3. 3.
    Peterson HB, Xia Z, Hughes JM, Wilcox LS, Tylor LR, Trussell J. The risk of ectopic pregnancy after tubal sterilization: US Collaborative Review of Sterilization Working Group. N Engl J Med. 1997;336:762–7.PubMedCrossRefGoogle Scholar
  4. 4.
    Borgatta L, Murphy M, Chuangb C, Beardsley L, Burnhill MS. Pregnancies diagnosed during depo-provera use. Contraception. 2002;66:169–72.PubMedCrossRefGoogle Scholar
  5. 5.
    Furlong LA. Ectopic pregnancy risk when conception fails: a review. J Reprod Med. 2002;47:881–5.PubMedGoogle Scholar
  6. 6.
    Kadar N, Bohrer M, Kemmann E, et al. The discriminatory human chorionic gonadotropin zone for endovaginal sonography: a prospective, randomized study. Fertil Steril. 1994;61:1016–20.PubMedGoogle Scholar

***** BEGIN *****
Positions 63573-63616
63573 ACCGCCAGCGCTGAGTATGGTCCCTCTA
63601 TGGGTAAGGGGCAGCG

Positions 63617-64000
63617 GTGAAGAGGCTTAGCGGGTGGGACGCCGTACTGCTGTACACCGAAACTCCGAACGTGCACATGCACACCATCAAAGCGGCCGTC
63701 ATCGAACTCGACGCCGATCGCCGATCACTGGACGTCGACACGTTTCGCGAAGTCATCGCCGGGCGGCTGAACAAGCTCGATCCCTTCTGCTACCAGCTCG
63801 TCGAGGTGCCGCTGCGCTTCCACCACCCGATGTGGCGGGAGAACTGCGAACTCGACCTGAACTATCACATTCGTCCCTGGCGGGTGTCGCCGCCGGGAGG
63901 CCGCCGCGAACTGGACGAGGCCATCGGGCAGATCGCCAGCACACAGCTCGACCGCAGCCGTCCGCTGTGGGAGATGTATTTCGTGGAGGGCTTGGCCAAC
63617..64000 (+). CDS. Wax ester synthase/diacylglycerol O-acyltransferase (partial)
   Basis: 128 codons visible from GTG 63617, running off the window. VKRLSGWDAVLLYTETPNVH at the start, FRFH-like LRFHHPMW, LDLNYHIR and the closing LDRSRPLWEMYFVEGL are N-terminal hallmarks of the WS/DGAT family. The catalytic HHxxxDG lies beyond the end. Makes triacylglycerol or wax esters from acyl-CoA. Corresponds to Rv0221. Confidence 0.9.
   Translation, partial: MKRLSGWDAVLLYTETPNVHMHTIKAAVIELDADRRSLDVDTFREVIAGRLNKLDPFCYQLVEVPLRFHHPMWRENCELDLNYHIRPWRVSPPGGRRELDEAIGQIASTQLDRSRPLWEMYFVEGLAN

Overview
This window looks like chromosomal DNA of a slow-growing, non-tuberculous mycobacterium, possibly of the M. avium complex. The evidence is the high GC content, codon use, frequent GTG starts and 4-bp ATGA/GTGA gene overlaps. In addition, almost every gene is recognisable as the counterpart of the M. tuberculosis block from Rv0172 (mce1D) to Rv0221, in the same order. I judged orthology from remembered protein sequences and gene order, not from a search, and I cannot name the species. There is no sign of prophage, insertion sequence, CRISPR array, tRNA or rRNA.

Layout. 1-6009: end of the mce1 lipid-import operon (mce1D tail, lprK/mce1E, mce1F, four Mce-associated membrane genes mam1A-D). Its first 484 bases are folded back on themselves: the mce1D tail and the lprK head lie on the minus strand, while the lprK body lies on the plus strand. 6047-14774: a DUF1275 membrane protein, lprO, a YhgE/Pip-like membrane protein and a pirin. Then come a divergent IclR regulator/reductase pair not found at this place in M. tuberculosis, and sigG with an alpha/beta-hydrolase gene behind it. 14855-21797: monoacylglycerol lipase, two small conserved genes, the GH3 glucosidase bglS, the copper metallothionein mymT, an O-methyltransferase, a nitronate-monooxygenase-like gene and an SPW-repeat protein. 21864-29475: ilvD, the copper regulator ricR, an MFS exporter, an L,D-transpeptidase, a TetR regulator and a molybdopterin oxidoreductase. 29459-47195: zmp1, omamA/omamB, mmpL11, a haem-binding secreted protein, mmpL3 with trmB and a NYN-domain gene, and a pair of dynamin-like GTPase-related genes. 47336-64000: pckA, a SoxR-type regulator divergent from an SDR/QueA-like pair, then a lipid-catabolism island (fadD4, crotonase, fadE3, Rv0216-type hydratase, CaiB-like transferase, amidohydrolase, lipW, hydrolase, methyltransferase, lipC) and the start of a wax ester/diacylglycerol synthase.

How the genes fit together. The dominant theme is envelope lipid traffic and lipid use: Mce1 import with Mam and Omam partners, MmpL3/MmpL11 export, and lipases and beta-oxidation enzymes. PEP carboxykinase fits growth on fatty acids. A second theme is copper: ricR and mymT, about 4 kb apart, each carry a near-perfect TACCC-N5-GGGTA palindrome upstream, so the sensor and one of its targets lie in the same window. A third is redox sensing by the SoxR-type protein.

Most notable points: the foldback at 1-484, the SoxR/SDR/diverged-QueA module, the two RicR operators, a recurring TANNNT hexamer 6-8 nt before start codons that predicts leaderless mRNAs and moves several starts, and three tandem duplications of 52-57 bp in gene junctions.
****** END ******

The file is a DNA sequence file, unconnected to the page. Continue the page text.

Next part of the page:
7. 7.
    Spandorfer SD, Barnhart KT. Endometrial stripe thickness as a predictor of ectopic pregnancy. Fertil Steril. 1996;66:474–7.PubMedGoogle Scholar
  8. 8.
    Ankum WM, Van der Veen F, Hamerlynck JVTH, et al. What to do when human chorionic gonadotropin levels are below the discriminatory zone. J Reprod Med. 1995;40:525–8.PubMedGoogle Scholar
  9. 9.
    Barnhart KT, Sammel MD, Rinaudo PF, Zhou L, Hummel AC, Guo W. Symptomatic patients with an early viable intrauterine pregnancy: HCG curves redefined. Obstet Gynecol. 2004;104:50–5.PubMedCrossRefGoogle Scholar
  10. 10.
    Kadar N, Caldwell BV, Romero R. A method of screening for ectopic pregnancy and its indications. Obstet Gynecol. 1981;52:162–6.Google Scholar
  11. 11.
    Bouyer J, Coste J, Fernandez H, Pouly JL, Job-Spira N. Site of ectopic pregnancy: a 10 year population-based study of 1800 cases. Hum Reprod. 2002;17:3224–30.PubMedCrossRefGoogle Scholar